Last week, I learned that WordPress doesn’t ship with a default robots.txt.
- this is the default file that search engine crawlers parse to see what resources and URL patterns that it allowed and not allowed to crawl; it’s step 1 in every search engine optimization (SEO) guide.
I guess I just stupidly assumed that it was included in WP. Anyways, I thought it to be fair to tell everyone that if you are using WordPress and you care how your site shows up in search results, you should generate a
robots.txt and a
Know that it’s important for search engines. Read this:
** NOTE: Not all web crawlers are guaranteed to read example.com/robots.txt; it serves as a guideline.
I Feel Dumb…
I feel like an idiot, and I should. The other day I just happened to search for “engfers” on Google, and the result that came back was my site with an indented sub-result that was some error from a file in the WP-Super-Cache plugin. I thought to myself, why is the plugins/ directory being crawled?
Needless to say, I shortly thereafter found Google’s Webmaster Tools to help rectify my situation. It’s a pretty nice web-app that allows you to remove content from Google’s search (which I then used).
I also noticed that the webmaster tools had sections for analyzing your robots.txt and sitemap.xml. Well, I was surprised to find out that this site didn’t have a robots.txt.
Most of you are probably think that I’m an idiot because that’s SEO 101. Well yes, it is; however, I didn’t realize that WordPress doesn’t ship with a default robots.txt! Don’t ask me why I didn’t see that before because I don’t know. Nevertheless, I think WP should ship with a robots.txt that AT LEAST eliminates plugins/ and wp-include/ from being crawled.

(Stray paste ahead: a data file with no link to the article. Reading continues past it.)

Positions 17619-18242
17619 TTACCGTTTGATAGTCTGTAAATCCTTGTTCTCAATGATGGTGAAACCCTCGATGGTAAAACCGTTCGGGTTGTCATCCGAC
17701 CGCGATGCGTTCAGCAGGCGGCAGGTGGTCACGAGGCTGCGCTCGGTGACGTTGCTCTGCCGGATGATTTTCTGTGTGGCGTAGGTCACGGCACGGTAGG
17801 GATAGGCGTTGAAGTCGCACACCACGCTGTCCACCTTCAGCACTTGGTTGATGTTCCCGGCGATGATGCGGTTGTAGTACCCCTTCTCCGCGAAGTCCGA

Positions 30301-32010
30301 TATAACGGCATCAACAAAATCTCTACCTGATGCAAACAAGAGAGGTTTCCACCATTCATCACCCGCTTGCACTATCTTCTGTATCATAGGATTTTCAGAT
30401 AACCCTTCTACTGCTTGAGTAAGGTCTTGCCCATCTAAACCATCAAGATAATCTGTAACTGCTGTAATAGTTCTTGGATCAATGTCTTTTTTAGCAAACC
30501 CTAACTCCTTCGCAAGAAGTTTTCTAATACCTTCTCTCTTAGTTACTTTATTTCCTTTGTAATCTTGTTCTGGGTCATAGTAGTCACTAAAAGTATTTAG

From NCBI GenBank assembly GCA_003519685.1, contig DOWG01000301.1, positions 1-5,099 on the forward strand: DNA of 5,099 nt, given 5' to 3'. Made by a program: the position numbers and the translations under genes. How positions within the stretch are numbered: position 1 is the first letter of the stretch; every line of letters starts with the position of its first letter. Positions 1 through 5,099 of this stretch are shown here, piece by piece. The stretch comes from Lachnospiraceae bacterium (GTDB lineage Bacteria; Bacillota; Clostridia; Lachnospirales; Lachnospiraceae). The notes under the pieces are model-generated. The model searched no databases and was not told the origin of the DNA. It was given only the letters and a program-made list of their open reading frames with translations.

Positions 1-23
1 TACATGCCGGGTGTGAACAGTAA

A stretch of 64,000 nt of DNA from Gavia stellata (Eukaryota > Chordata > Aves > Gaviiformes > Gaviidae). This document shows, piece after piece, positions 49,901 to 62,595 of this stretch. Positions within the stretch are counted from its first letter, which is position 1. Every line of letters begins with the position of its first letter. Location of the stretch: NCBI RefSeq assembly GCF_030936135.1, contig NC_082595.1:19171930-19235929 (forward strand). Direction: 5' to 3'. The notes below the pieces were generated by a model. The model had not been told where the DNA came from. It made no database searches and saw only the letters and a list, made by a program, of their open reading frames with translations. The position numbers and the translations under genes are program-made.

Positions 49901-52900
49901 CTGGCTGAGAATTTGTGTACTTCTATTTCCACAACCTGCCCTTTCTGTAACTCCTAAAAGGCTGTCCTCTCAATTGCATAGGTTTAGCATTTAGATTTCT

Our Shiny, New robots.txt
There seems to be a billion and one SEO blogs out there; however, I was looking for resources for a robots.txt optimized for WordPress.
The final version of our robots.txt (http://www.engfers.com/robots.txt) was pulled from the WordPress Codex page.
User-agent: * Disallow: /cgi-bin Disallow: /wp-admin Disallow: /wp-includes Disallow: /wp-content/plugins Disallow: /wp-content/cache Disallow: /wp-content/themes Disallow: /trackback Disallow: /feed Disallow: /comments Disallow: /category/*/* Disallow: */trackback Disallow: */feed Disallow: */comments Disallow: /*?* Disallow: /*? Allow: /wp-content/uploads # Google Image User-agent: Googlebot-Image Disallow: Allow: /* # Google AdSense User-agent: Mediapartners-Google* Disallow: Allow: /* # Internet Archiver Wayback Machine User-agent: ia_archiver Disallow: / # digg mirror User-agent: duggmirror Disallow: / # Sitemap Sitemap: http://www.engfers.com/sitemap.xml
**NOTE: This file must to be at the ROOT of your web server!
Final Note: sitemap.xml
The big-daddy search engines like Google, Yahoo, Microsoft, etc use your site’s sitemap.xml (example.com/sitemap.xml) to make it easier crawl your website. It’s also a very important point of SEO; just do a bit of searching on it.
The final line in our robots.txt points to the sitemap:
For WordPress, use a plugin like the Google Sitemap Generator, to have it automacially generate the sitemap for you.
+1 = Moreover, It will automatically regenerate the sitemap.xml when you publish or edit a new article or page. =)